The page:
The Daily Dose: CRISPRbabies and CRISPRbabies

It starts with CRISPRbabies: The day geneticists and bioethicists have long expected may come has arrived much quicker and recklessly than ever imagined. A Chinese geneticist named He Jiankui, from the Southern University of Science and Technology in Shenzhen, made the audacious claim to have genetically modified human embryos using CRISPR-Cas9 technology that have been taken to term as twins.

The revelation that he had created the first so-called “designer babies” (Or CRISPRbabies on Twitter) was met with widespread condemnation, revulsion, and more recently, punishment. Questions regarding his data, technique, and conclusions indicate that his claims may have been overstated.

He is now being accused of taking advantage of his subjects who had not been completely informed as to what the experiment entailed and may have been pressured into taking part. One thing is for sure. The world’s collective human genome will never be the same. The genetic alterations created in He’s lab will potentially be passed down generations and between people.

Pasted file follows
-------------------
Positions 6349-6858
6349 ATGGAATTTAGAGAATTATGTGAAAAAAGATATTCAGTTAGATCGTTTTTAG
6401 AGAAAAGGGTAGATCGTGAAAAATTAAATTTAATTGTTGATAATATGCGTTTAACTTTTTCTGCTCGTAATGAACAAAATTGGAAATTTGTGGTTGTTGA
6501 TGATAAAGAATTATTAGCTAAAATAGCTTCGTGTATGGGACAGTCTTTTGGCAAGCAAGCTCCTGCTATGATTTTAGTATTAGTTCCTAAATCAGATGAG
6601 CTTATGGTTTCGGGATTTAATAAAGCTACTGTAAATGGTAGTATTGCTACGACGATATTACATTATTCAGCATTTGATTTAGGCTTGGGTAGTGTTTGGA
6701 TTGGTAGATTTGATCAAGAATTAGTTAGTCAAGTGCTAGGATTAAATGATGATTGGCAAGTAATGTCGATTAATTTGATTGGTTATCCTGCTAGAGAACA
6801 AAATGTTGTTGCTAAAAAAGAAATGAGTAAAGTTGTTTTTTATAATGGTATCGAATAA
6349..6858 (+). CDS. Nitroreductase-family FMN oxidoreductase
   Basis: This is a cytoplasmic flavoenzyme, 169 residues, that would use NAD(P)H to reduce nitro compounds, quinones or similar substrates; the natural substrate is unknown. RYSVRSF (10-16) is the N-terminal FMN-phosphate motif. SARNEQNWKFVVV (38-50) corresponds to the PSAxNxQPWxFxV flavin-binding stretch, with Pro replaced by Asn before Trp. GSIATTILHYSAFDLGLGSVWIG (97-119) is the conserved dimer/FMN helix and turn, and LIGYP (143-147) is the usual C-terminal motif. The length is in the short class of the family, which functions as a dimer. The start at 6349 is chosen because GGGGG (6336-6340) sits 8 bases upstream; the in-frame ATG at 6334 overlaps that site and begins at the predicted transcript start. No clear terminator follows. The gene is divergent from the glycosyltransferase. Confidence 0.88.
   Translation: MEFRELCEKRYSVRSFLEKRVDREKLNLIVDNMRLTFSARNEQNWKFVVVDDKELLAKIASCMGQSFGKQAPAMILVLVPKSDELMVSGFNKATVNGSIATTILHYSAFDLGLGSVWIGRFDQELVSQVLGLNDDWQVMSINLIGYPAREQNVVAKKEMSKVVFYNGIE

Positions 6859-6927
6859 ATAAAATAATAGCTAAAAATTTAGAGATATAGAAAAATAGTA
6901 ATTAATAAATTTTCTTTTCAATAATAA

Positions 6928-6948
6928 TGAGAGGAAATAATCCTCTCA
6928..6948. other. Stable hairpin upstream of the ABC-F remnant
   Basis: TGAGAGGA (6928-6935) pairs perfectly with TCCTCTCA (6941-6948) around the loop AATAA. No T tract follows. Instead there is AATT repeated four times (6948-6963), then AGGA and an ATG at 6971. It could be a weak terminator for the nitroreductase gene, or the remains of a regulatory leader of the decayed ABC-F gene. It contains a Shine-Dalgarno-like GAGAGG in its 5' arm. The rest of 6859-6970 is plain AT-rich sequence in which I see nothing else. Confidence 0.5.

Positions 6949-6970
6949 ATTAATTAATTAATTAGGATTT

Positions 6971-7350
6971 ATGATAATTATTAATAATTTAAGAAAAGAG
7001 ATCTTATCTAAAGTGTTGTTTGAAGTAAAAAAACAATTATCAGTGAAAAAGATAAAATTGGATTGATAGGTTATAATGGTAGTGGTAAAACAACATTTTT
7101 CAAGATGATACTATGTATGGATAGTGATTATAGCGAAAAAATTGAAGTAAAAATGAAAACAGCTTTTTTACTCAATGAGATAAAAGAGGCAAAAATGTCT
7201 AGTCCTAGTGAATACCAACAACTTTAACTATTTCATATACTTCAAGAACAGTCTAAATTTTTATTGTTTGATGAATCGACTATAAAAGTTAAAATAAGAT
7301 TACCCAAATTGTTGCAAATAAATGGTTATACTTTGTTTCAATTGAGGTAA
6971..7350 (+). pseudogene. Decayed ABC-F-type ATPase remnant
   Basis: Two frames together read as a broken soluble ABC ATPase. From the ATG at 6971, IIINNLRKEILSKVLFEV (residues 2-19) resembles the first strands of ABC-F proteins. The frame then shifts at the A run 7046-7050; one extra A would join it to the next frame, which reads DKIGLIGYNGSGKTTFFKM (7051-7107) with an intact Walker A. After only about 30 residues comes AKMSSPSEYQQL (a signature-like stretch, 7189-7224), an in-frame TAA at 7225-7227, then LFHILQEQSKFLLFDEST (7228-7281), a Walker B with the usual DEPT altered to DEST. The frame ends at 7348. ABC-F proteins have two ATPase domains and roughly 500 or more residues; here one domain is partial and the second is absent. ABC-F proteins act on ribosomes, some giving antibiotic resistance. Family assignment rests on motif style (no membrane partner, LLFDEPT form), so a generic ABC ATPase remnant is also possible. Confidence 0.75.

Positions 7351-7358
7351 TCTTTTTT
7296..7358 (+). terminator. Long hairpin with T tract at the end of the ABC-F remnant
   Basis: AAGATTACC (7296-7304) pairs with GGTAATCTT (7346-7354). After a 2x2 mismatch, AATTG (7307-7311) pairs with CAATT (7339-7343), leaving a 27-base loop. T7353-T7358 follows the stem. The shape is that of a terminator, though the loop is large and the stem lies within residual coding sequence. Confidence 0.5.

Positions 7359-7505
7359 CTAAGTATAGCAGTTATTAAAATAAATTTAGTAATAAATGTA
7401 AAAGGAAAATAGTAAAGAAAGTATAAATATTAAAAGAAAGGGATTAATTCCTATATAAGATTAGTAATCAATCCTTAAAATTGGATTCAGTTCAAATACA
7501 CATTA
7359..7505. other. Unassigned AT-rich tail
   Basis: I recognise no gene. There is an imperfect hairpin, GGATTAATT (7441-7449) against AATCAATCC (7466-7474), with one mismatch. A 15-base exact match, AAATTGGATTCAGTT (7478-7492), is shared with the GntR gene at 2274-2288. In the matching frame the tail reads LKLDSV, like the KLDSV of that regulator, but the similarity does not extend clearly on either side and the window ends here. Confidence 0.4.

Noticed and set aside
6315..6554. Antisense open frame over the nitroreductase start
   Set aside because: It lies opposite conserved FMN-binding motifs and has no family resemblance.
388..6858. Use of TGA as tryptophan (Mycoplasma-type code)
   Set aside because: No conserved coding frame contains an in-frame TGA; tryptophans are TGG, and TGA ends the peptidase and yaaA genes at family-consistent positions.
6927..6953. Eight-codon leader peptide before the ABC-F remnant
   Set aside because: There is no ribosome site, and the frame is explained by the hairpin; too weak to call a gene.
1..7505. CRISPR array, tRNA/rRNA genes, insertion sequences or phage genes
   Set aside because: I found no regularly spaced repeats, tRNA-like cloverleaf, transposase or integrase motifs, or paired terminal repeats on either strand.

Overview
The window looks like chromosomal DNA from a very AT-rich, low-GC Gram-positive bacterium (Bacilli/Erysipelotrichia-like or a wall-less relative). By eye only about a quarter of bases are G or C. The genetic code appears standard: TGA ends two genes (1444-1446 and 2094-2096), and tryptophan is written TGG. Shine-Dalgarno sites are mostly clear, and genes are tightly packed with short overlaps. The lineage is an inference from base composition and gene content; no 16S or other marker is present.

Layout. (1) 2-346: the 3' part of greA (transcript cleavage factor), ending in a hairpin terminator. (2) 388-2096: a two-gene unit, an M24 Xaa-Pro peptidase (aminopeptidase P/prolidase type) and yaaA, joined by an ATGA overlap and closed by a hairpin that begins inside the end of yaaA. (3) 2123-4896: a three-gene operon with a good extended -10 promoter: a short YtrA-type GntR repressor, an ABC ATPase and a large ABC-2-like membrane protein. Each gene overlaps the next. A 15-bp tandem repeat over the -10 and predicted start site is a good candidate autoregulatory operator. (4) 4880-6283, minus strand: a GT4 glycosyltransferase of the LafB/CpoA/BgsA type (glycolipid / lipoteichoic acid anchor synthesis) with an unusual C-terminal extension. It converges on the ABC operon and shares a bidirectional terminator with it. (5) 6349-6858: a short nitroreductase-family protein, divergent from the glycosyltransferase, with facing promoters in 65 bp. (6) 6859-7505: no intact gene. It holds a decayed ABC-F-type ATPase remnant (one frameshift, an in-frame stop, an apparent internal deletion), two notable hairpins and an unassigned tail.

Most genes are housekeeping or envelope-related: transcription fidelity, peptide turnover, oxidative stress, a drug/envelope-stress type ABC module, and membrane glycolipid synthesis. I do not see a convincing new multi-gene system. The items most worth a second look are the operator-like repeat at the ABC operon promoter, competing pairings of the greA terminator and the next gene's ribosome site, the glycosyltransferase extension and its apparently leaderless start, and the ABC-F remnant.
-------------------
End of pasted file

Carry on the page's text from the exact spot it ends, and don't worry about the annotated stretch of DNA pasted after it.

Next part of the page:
Chicken or Egg redux: The Annenberg Public Policy Center recently conducted research designed to demonstrate whether cannabis use in teens led to bad behavior or whether it was bad behavior that led to cannabis use. According to their press release, “cannabis use among teens does not appear to lead to greater conduct problems or greater affiliation with other teens who smoke cannabis, associations that previous research had suggested to be possible.”

Welcome Pharma News: The Israeli pharmaceutical company Teva has launch a generic version of Mylan’s EpiPen. The 0.3 mg version is being sold at $300, the same price as Mylan’s own generic version that was released two years ago.

It ends with CRISPRbabies: According to China Daily, “He Jiankui, the Chinese researcher who claimed to have created the world’s first gene-edited babies, has been suspended from any scientific activities amid mounting questions from government agencies and academicians about the experiment.   

IMAGE SOURCE: Creative Commons

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